Annual Reports & Financial Statement
2014 Summer - Works in Progress : PROVIDE Study
IVI staff Hyun Song Lee, Ju Yeon Park, Deok Ryun Kim, Thomas F. Wierzba, Yang Hee Kim and Ayan Dey with PROVIDE collaborators.
PROVIDE Study - Performance of Rotavirus and Oral Poliovirus Vaccines in Developing Countries
PROVIDE is a four-year study that started on November 2010 and is expected to complete in November 2014. This research study seeks to uncover possible answers to the question of why children in developing countries don’t respond as well to oral vaccines compared with children in developed countries by looking at the role of tropical enteropathy and children’s immune responses to oral vaccines. Tropical enteropathy is a disturbance in the intestinal lining that makes it difficult for the body to absorb what it needs from the things we eat and drink. The condition may be caused by repeated illnesses that affect the intestines and bowels, making them less able to function properly. Investigators at IVI, India’s National Institute of Cholera and Enteric Diseases (NICED), the University of Virginia, and the University of Vermont will see if there is a relationship between children with tropical enteropathy and those who do not respond well to the oral polio and rotavirus vaccines. The study will also determine whether breast milk has a role in the child’s response to vaccines; how a child’s nutritional status is related; and if some children may be more likely to develop tropical enteropathy due to genetic reasons.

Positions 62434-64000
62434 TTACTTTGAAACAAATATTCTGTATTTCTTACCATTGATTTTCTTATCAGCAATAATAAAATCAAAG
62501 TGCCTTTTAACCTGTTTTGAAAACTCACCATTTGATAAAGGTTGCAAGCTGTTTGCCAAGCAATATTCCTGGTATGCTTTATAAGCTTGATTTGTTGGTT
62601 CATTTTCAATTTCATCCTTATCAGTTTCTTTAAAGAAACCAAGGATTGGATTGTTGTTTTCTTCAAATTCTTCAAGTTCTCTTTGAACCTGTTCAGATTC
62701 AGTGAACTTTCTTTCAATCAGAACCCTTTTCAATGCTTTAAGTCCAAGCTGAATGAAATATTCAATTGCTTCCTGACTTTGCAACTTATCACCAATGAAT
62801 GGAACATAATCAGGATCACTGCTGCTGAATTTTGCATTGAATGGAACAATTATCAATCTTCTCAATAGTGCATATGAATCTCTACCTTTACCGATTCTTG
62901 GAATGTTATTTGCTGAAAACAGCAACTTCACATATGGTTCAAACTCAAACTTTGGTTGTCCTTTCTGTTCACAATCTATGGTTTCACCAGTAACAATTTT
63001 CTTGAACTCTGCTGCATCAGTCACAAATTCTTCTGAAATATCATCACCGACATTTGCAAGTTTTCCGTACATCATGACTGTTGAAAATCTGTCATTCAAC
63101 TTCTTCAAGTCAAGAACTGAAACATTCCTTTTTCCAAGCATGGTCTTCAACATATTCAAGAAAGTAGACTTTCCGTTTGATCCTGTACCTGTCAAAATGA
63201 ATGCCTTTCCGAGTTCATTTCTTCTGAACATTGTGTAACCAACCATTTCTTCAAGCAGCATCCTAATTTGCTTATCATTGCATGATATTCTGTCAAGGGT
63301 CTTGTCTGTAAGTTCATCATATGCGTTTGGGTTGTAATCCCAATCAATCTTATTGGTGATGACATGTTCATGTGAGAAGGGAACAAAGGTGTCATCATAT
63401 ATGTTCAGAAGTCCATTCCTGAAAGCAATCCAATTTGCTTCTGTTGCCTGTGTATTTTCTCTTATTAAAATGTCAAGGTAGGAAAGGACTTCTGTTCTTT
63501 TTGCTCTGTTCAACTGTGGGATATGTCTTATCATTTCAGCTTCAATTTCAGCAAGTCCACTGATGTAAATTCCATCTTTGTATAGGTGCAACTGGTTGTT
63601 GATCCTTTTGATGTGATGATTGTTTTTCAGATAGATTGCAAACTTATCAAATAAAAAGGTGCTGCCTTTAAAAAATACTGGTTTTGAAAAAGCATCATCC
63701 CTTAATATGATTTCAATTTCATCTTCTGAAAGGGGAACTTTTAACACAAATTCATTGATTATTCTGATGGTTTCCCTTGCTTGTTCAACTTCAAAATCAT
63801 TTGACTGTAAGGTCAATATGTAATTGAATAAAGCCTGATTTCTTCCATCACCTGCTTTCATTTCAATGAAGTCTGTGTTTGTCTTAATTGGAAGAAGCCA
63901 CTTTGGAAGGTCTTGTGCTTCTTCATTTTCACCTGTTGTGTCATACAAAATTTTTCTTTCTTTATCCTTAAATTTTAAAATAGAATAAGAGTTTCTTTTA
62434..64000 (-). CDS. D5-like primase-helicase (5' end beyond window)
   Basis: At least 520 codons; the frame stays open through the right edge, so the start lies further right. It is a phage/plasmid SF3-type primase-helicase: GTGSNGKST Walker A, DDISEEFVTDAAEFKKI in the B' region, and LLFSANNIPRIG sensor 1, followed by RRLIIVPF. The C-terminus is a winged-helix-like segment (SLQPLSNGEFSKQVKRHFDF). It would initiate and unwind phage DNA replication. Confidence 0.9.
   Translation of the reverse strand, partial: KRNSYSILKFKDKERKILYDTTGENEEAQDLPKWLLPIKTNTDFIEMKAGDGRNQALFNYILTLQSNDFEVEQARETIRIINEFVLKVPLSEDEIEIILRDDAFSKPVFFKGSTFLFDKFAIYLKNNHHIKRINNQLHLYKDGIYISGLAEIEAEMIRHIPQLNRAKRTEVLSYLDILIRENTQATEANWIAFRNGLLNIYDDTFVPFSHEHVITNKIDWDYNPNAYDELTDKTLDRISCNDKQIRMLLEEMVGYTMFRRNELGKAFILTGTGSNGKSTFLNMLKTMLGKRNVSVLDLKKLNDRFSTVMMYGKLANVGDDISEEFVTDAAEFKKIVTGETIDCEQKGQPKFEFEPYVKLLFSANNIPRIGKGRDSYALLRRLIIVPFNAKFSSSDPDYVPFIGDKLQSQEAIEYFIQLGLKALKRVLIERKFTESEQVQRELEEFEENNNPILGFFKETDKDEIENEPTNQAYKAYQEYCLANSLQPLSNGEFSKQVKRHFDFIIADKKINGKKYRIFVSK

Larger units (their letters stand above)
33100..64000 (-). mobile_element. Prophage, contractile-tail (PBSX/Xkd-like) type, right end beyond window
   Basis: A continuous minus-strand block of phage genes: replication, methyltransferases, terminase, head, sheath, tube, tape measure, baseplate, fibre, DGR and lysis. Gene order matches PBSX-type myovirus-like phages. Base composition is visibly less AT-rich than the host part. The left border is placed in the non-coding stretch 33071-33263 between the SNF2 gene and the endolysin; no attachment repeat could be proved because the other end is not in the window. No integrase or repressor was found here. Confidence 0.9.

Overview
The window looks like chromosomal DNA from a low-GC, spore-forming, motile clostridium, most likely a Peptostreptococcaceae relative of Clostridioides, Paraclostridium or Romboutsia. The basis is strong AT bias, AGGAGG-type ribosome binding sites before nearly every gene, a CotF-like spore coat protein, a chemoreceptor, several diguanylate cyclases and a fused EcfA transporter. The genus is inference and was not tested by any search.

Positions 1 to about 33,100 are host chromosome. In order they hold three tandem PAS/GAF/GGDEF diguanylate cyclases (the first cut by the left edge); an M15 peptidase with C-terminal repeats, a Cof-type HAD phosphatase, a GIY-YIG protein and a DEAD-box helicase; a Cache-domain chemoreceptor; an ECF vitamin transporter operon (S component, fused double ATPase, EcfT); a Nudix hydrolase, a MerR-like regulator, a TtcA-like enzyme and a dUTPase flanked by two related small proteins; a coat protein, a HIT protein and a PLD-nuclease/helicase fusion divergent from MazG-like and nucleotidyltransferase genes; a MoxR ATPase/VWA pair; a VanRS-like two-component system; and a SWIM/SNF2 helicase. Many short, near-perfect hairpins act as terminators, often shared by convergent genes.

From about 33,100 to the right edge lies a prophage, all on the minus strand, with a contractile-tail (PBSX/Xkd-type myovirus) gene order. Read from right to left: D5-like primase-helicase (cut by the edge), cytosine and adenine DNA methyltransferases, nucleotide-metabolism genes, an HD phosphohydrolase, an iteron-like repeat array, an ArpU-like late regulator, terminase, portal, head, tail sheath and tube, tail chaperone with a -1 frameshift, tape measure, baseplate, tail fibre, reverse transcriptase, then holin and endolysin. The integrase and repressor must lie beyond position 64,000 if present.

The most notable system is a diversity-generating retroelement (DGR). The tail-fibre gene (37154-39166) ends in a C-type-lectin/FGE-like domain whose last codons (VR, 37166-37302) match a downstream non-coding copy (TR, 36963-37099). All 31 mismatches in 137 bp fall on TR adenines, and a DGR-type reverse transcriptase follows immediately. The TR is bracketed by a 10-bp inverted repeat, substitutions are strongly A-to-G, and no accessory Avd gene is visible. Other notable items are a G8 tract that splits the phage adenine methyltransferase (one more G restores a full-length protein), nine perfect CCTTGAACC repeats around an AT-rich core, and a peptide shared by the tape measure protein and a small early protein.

The study enrolled a total of 372 infants at six weeks of age from the B. C. Roy Children Hospital in Kolkata, India, out of which 50.7% were boys and 49.3% were girls. All of the infants, as part of their routine immunization, received the EPI vaccines and also received the oral rotavirus vaccine (Rotarix) through the PROVIDE study. For the polio vaccine, infants were randomized into two groups in which one group received the injectable polio vaccine (IPV) while the other group received the oral polio vaccine (OPV).
Until now, there has been no extensive study to elucidate the factors responsible for vaccine failure in developing countries. The data generated from PROVIDE will provide proof for some of the hypotheses behind poor vaccine response. The data will also be used to develop a model to predict responses during vaccine efficacy studies.